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Thread: College Algebra

  1. #1
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    College Algebra

    Need Help getting started on the following problems, it's been almost 10 years since I have had any algebra, but it was always my favorite subject, so if I know I'm doing it correctly, I will catch back on.

    1) solve for a: a^2 + 4a=45

    2) Let f(x)= x^2+2x-2 and g(x)= 2-3x. Find the following:
    a) f(-1)
    b) g(-3)
    c) f(a+b)

    3)solve for x: (2/x-1) +1=(2/x^2-x)

    4) sove this system of equations:

    5x+4y=-8
    2x-y=-11


    If anyone can help, it would be greatly appreciated!

  2. #2
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    Re: College Algebra

    [tex]a^2+4a \ = \ 45, \ \implies \ a^2+4a-45 \ = \ 0.[/tex]

    [tex]Hence, \ using \ grouping, \ we \ get \ a^2+9a-5a-45 \ = \ 0[/tex]

    [tex]Then \ factoring, \ we \ get \ a(a+9)-5(a+9), \ gives \ (a+9)(a-5) \ = \ 0[/tex]

    [tex]Therefore, \ by \ the \ zero \ property \ rule \ a \ = \ -9 \ or \ a \ = \ 5.[/tex]

    [tex]I'll \ leave \ the \ check \ up \ to \ you.[/tex]
    I am not, therefore I do not think. Contrapositive of Descartes' quip.

  3. #3
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    Re: College Algebra

    I get all of this except after you factor, you said a= -9 or 5 and when I factored I used 9, -5 thus this would = the positive 4, can you explain, thanks.

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    Quote Originally Posted by twhitley

    I get all of this except after you factor, you said a= -9 or 5 ? Glenn is talking about the solutions, here, not the factorization

    and when I factored I used 9, -5 ? This is correct; Glenn also used 9 and -5 in the factorization

    thus this would = the positive 4 Your use of the pronoun "this" is ambiguous.

    You're not adding the two numbers in the factorization together, are you?
    "English is the most ambiguous language in the world." ~ Yours Truly, 1969

  5. #5
    Elite Member mmm4444bot's Avatar
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    Quote Originally Posted by twhitley

    1) solve for a: a^2 + 4a=45
    Do you understand the meaning of the phrase "solve for a" ?

    If not, then please tell us right away because that is where we would need to begin helping you.
    "English is the most ambiguous language in the world." ~ Yours Truly, 1969

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    Re: College Algebra

    no I'm not adding them , I remember learning to factor and if it added up to the 2nd number then it was right, with that disregarded.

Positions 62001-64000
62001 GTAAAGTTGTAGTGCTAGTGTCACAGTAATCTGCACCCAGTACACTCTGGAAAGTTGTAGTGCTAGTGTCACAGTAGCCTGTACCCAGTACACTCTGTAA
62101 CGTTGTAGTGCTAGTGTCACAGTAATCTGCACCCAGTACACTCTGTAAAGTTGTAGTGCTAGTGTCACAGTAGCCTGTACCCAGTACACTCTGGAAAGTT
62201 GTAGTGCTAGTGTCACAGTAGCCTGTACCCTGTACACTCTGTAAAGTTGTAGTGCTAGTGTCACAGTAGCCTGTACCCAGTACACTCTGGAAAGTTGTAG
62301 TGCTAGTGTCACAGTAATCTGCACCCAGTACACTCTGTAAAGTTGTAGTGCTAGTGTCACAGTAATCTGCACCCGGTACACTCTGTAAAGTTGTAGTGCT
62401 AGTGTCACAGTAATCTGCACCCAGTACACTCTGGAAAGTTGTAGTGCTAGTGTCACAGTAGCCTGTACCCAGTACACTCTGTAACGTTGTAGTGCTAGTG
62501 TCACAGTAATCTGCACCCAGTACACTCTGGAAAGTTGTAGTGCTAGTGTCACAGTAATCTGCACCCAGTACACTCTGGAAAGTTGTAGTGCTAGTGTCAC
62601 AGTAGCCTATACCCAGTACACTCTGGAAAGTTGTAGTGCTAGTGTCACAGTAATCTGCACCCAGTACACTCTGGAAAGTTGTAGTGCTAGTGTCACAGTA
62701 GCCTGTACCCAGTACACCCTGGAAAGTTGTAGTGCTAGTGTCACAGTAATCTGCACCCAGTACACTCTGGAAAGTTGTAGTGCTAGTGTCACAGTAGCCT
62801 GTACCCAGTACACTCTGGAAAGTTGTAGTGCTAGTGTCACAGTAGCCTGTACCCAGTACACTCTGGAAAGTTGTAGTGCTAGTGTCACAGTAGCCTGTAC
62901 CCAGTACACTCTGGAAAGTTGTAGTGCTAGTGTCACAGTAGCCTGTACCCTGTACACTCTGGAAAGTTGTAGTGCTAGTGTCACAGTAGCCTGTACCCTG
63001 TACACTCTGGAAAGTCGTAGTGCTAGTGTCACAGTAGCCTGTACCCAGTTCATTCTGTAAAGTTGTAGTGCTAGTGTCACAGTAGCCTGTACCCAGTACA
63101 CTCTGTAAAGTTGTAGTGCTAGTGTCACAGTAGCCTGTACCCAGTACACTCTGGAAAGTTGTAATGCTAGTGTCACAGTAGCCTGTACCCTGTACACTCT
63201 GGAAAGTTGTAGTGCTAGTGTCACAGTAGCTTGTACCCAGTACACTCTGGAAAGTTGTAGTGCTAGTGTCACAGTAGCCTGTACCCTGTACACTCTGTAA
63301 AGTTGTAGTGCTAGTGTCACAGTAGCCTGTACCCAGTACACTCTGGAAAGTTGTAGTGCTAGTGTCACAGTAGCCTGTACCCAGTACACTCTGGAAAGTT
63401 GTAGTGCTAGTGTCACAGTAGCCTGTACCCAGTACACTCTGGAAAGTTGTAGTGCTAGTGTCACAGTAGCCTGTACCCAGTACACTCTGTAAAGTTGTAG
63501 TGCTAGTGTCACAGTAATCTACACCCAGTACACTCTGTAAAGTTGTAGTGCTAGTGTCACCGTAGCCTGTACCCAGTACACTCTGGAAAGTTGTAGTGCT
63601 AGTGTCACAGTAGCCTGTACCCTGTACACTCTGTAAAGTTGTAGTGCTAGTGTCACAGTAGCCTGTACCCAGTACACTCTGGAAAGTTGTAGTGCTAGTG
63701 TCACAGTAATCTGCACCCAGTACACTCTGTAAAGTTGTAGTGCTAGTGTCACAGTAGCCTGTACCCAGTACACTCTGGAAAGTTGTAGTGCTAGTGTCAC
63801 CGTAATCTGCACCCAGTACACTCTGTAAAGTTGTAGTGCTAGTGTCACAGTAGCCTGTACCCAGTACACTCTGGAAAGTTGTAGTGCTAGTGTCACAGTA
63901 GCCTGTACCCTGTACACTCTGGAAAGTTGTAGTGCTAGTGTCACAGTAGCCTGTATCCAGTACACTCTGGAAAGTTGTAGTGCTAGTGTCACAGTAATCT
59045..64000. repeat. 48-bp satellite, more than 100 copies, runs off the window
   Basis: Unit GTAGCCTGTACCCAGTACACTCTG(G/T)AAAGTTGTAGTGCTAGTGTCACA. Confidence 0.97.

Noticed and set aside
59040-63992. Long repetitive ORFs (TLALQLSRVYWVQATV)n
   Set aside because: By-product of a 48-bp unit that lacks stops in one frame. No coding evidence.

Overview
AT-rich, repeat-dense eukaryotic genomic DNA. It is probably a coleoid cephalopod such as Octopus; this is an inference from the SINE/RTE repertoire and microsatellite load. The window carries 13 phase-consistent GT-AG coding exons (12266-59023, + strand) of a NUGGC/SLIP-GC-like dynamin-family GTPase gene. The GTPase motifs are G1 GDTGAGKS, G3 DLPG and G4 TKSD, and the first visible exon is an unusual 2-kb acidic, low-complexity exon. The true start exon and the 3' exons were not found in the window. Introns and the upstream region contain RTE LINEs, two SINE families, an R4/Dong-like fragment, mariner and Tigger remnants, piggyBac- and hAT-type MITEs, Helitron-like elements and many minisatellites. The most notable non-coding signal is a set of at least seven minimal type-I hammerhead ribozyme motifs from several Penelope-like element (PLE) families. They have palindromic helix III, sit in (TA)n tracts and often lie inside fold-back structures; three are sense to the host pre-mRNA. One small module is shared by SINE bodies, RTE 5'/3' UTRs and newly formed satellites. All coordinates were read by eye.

Solving for a, I think of it as solving for x or y, is this correct?
    there is an (a) and (a^2) so I guess this is where I'm confused.
    Thanks.

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    Re: College Algebra

    [tex](a+9)(a-5) \ = \ 0[/tex]

    [tex]Now, \ if \ a \ = \ -9 \ or \ if \ a \ = \ 5, \ the \ above \ equation \ rings \ true.[/tex]

    [tex]Check: \ (-9+9)(-9-5) \ = \ 0, \ 0(-14) \ = \ 0, \ 0 \ = \ 0,[/tex]

    [tex]and \ (5+9)(5-5) \ = \ 0, \ (14)(0) \ = \ 0, \ 0 \ = \ 0[/tex]
    I am not, therefore I do not think. Contrapositive of Descartes' quip.

  8. #8
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    Re: College Algebra

    Quote Originally Posted by twhitley
    no I'm not adding them , I remember learning to factor and if it added up to the 2nd number then it was right, with that disregarded.
    Solving for a, I think of it as solving for x or y, is this correct?
    there is an (a) and (a^2) so I guess this is where I'm confused.
    Thanks.
    If the product of two or more factors is 0, then at least one of those factors must be 0.

    Symbolically: if a*b = 0, then a = 0 or b = 0.

    We often apply this principal to solve quadratic (or higher degree) equations which can be factored. For example, if we have to solve

    x[sup:tthh96kl]3[/sup:tthh96kl] - 5x[sup:tthh96kl]2[/sup:tthh96kl] + 6x = 0, we might start by factoring:

    x(x[sup:tthh96kl]2[/sup:tthh96kl] - 5x + 6) = 0
    x(x - 2)(x - 3) = 0

    Now, since we have three factors whose product is 0, we know that at least one of those factors must have a value of 0.

    So....since x(x - 2)(x - 3) = 0, we can say
    x = 0
    OR
    x - 2 = 0, which means x = 2
    OR
    x - 3 = 0, which means x = 3.

    So we have three solutions: x = 0 or x = 2 or x = 3

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    Re: College Algebra

    ok, I get that , does this mean to answer the question I would put both down, a= -9 or a=5, my thought process was to only have one answer for a.
    thanks!

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    Re: College Algebra

    cool , i got it , thank all of you soooo much, have you looked at any of the others?

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